When Dr Moosa Kunhi received a call while at his friend’s house to celebrate Eid this year, he didn’t know that he would be presented with one of the most challenging surgical cases of his career so far.
The cardiac surgeon who works at the VPS Lakeshore Hospital in Kochi was being called in by his oncologist colleague for help to remove a tumor from two-year-old Aadhi Thoppil Fabeer’s heart. The boy who had just arrived at the hospital from Dubai was breathless, unable to sit or lie down comfortably and seemed unlikely to survive until the next day. He had a yolk sac germ cell tumor, a rare condition and only the fifth reported case in the world. Furthermore, it was the only known case known to Kunhi where the tumor was present both inside and outside the heart.
“[The tumor] was fully occupying the right side of the heart, choking on of the valves and also growing outside the heart and pushing the heart to the extreme end,’ said Kunhi who recollects dropping all this plans for the rest of that evening and rushing to the hospital to organise his surgical team within an hour.
Kunhi was faced with the challenge of having to operate a tumor growing inside a vital organ that is normally filled with blood. Among the unknowns were the extent that the tumor had spread, the exact procedure a surgeon would have to follow to remove it and how long such a surgery would take.
Going into the heart blind – that is operating in a surgical field full of blood – would mean possibly missing some parts of the tumor that needed to be removed. It also posed the significant risk of damaging the hearts walls or valves or partitions or electrical conduction systems. Kunhi assessed that the only way to remove the tumor was to stop the boy’s blood circulation to perform the tumor resection.
Shutting down or suspending blood circulation in the human body cuts off oxygen supply via blood to the organs, sending them into distress, sometimes to the extent that they cannot recover. The most vulnerable part of the body is, of course, the brain. So to keep as much of brain and body function intact while operating in a bloodless field inside the heart, the VPS Lakeshore team undertook to perform a rather novel procedure called deep hypothermic circulatory arrest in which the body is cooled down to much below body temperature. The procedure, also called suspended animation or induced clinical death, lowers the body’s metabolism drastically to a level where cells draw in very little oxygen and can survive for hours with very little damage.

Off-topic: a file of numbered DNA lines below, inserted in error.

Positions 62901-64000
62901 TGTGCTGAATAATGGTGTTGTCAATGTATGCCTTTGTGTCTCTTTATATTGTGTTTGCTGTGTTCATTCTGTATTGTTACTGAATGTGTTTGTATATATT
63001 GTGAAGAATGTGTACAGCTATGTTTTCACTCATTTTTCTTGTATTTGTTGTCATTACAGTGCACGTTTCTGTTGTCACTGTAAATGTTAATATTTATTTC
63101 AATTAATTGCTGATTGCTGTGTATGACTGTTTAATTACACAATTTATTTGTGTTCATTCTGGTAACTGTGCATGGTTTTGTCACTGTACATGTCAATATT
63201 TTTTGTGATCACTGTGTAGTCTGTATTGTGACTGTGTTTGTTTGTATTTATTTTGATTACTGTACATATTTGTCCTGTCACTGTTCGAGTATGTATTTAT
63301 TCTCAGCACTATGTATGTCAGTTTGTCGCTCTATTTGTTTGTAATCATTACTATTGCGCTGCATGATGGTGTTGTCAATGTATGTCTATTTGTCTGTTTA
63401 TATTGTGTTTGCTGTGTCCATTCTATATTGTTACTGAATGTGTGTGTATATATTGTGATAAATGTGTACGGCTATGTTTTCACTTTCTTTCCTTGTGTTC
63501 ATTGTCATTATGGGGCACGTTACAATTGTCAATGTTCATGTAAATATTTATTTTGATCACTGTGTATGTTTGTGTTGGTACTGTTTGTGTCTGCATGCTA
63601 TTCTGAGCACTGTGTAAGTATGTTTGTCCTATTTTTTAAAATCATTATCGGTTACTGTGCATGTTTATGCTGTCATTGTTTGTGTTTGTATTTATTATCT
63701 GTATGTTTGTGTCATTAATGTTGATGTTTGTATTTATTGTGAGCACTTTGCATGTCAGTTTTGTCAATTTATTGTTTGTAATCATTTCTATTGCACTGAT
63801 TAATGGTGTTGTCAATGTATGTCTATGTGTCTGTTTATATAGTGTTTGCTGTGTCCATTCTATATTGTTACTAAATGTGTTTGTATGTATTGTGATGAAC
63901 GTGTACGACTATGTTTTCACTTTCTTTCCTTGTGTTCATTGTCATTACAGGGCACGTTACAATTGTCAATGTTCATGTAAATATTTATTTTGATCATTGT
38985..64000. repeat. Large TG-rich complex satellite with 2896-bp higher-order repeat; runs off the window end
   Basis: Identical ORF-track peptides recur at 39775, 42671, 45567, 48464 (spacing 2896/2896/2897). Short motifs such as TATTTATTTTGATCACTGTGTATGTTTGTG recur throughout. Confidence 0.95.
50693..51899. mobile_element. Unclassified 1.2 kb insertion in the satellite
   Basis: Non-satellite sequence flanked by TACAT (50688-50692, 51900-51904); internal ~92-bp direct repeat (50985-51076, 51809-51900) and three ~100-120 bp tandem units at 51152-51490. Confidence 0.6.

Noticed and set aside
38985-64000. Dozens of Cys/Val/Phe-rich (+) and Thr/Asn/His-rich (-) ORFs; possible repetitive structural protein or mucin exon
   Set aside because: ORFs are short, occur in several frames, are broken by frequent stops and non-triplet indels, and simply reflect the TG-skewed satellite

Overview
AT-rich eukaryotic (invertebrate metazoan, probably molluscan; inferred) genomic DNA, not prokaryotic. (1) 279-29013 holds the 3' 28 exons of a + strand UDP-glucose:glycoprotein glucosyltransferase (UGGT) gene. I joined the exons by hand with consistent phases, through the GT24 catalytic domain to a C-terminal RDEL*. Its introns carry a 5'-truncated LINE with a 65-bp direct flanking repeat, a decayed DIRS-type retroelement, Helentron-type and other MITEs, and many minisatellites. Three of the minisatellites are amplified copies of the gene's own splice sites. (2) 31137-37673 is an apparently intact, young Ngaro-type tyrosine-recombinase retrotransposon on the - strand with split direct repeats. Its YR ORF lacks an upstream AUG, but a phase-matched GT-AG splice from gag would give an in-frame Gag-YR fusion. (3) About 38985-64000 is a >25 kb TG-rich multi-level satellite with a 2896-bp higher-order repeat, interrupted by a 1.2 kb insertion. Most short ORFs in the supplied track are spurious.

Evolution of hypothermia in medicine
A recent article in the online magazine Motherboard traces the use of hypothermia in medicine all the way back to the ancient Egyptians and Hippocrates who would cover the badly injured with snow and ice to slow the flow of blood and give the body time to heal. As we humans acquired knowledge of how the body and diseases work, they continued to experiment with hypothermia as a means of slowing down metabolism in people with traumatic injuries.
But a series of unfortunate accidents with surprisingly good outcomes sparked the interest in deep hypothermia in therapeutic use. Several cases have been reported since the late 90s of people being severely injured in skiing or other accidents in icy and snowy conditions, whose bodies cooled down to far below the normal human temperature of 37 degree Celsius, and who made full recoveries with remarkably little damage to their systems.